Finance Small Business My small business: Bondi bohos spruiking arty undies

My small business: Bondi bohos spruiking arty undies

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It was part gravity, part vanity that inspired Sydney-based fashion photographer Marc Debnam to design his dream pair of underwear six years ago.

“I was sitting down at Bondi Beach and an old guy was doing exercises in front of me, but I couldn’t help noticing that his testicles were hanging lower than his shorts.”

Oh dear.

“I was struck by the impact of gravity,” says Marc. “[I] went to buy a pair of underwear for myself, but as I stood in the department store I thought, ‘I don’t want any of these’, so I had an idea – and that’s where it started.”

He parked himself in front of the computer, uploaded a moody image of trees he’d taken himself and created the prototype for a pair of duds that looked more like a work of art than a pair of smalls.  Dubbed “Boris the Forest”, it was the first piece in the stonemen range – which is, according to Marc, the only underwear in the world with a 360 degree photographic image digitally printed onto the cotton fabric.

He spent the next couple of years refining the technical design, investing in research and development, attracting investment and seeking out mentors in the industry for advice.

“There’s a reason why we are the only people in the world doing it,” he says.

“It’s complicated and expensive. I have to place the image in, repeat it and then twist it on the front and rear panel so when it is stitched together it will match as a perfect image. We print on cotton and you have different rates of shrinkage through the roll, so if you have four per cent shrinkage one way and six per cent shrinkage the other way, you need to anticipate that so when it’s washed and steamed it comes back to exactly 100 per cent.”


When his mate Johnnie Cass, who appeared on the first season of Big Brother in 2000, returned to Australia after a stint overseas on the motivational speaker circuit, he jumped at the opportunity to invest in the brand.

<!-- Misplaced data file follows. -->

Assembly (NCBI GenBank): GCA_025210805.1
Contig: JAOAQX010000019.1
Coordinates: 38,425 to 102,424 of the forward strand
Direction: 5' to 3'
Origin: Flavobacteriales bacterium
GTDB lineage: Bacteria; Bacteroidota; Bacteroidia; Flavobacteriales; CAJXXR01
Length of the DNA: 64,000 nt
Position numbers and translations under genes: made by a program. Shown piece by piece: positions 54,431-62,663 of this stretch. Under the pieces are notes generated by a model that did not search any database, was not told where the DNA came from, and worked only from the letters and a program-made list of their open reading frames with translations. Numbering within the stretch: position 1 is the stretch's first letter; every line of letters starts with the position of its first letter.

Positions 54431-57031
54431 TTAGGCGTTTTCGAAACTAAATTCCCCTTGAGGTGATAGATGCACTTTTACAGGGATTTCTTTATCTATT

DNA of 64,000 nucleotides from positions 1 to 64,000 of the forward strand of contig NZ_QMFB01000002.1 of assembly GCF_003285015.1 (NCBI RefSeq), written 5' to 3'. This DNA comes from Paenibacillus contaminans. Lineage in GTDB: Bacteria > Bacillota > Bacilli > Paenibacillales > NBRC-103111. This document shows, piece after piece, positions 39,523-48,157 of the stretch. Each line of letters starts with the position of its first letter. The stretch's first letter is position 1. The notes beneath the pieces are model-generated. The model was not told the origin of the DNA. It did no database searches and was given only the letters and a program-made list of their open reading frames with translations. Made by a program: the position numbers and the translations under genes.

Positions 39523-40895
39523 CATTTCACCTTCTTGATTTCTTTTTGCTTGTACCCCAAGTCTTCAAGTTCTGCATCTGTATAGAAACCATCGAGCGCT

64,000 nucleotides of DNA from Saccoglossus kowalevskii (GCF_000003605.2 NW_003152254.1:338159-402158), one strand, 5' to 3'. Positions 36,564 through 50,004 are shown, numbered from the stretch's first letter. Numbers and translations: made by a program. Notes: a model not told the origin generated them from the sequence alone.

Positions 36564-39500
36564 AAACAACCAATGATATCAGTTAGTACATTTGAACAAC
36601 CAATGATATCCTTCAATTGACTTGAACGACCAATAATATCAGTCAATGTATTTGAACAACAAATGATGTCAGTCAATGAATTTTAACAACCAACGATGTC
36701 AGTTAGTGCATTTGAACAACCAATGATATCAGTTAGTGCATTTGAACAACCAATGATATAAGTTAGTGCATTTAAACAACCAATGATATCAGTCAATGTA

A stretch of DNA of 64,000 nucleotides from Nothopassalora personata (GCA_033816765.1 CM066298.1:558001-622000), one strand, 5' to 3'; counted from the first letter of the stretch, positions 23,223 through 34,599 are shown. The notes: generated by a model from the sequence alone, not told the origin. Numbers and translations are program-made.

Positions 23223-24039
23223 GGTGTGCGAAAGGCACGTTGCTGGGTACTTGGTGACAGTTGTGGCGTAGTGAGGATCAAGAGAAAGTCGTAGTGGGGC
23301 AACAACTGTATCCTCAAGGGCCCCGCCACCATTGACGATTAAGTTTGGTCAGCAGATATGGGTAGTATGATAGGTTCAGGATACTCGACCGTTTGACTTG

“Immediately I was captured by it, but what sealed the deal was when I put them on and they were really comfortable,” says Johnnie.

“I knew we had a great brand that looked great then it became a process of getting the undies into consumers hands.”

Stonemen has struck a chord with design-conscious consumers. At a recent design market in Melbourne, hipsters were clambering over each other to get their hands on a pair.

“We killed it at the Melbourne Design Show,” says Marc. “Our brand is remarkable. People get it. They love it and they talk about it and tell people.”

There are 13 original pieces in the current range. Ocean and Hibiscus was designed by Shane Martin, an artist who travelled the world in the 1970s airbrushing sandman vans. Horses, a number one seller in the women’s range, was shot by Wyoming cowboy, Tony Flash.

“We collaborate with artists,” says Marc.

“We want to be a creative movement and work with artists to come up with beautiful designs that reflect the brand.”

Originally a menswear brand, Marc and Johnnie realised the product had broader appeal.

“Analysing our website data, we realised [that] 80 per cent of our consumers were women, so we decided to put out a women’s range with the feel of your boyfriend’s underwear,” says Marc.

Their business is growing at about 200 per cent annually, with the underwear retailing for $40 a pair.

There company’s three investors – Marc, Johnnie and silent partner Robert Malan – have recently hired a commercial manager with export expertise and have also opened a distribution hub in the U.S.

“Up until now, if someone orders from the US it takes two-to-three weeks to get a product. With our hub, they will get it in one or two days and we will look at creating one within the EU early next year,” says Johnnie.

The brand is primarily sold online, but it is stocked in select boutiques and at design events and shows.

Johnnie’s big vision: “I would love for Stonemen to be a male version of Victoria’s Secret, with beautiful men and women walking down the cat walk.”

The range is also diversifying into lounge/weekend wear – sweat pants, t-shirts, vests, long-johns, short-johns – and the use of repeated patterns (rather than a 360 degree image) will see an underwear range with cheaper price points launched later in 2014 as well. The fashion festivals are next.

Angela Martinkus is a Melbourne-based communications consultant and journalist.